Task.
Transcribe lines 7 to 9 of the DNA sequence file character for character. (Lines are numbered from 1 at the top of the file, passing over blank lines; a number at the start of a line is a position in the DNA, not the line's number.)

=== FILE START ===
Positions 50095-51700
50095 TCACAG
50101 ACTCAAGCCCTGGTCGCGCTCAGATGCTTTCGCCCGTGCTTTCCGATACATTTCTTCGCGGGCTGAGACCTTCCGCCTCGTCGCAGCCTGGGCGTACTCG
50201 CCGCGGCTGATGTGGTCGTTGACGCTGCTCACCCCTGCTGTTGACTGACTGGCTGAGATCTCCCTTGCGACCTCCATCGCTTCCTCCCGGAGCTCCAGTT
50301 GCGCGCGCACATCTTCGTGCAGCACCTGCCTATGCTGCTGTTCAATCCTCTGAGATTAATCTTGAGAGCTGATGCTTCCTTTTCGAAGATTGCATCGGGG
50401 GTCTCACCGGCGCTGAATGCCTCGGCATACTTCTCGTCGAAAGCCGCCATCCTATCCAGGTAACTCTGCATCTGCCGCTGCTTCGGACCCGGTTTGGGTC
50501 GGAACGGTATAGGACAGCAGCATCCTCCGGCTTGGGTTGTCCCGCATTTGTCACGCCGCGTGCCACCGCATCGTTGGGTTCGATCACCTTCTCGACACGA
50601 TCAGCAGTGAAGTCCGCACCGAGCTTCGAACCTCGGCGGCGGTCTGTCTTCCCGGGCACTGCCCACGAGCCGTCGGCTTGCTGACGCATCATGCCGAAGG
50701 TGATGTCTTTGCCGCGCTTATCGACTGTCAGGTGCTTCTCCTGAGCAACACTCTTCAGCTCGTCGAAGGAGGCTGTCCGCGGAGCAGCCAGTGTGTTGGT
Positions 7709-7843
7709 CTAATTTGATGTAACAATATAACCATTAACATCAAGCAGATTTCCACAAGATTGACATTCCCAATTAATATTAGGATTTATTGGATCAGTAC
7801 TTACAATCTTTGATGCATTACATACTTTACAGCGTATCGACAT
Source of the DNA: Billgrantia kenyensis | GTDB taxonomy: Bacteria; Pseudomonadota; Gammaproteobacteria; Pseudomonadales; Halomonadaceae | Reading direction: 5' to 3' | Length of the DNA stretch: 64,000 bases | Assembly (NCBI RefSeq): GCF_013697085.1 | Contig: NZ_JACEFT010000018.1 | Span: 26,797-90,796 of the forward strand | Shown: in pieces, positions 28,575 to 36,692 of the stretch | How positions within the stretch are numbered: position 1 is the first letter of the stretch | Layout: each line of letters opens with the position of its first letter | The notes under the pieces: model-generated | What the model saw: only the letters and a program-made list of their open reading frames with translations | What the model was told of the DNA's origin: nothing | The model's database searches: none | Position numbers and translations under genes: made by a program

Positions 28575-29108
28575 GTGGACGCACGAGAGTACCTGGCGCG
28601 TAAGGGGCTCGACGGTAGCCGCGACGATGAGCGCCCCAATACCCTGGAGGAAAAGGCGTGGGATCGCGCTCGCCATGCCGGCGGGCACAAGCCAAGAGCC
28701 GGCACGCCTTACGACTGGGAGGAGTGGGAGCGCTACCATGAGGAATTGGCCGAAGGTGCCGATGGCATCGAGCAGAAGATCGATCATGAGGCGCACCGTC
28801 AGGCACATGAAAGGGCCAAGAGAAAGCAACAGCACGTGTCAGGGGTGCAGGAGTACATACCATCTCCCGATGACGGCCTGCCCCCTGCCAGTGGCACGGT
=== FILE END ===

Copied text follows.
50501 GGAACGGTATAGGACAGCAGCATCCTCCGGCTTGGGTTGTCCCGCATTTGTCACGCCGCGTGCCACCGCATCGTTGGGTTCGATCACCTTCTCGACACGA
50601 TCAGCAGTGAAGTCCGCACCGAGCTTCGAACCTCGGCGGCGGTCTGTCTTCCCGGGCACTGCCCACGAGCCGTCGGCTTGCTGACGCATCATGCCGAAGG
50701 TGATGTCTTTGCCGCGCTTATCGACTGTCAGGTGCTTCTCCTGAGCAACACTCTTCAGCTCGTCGAAGGAGGCTGTCCGCGGAGCAGCCAGTGTGTTGGT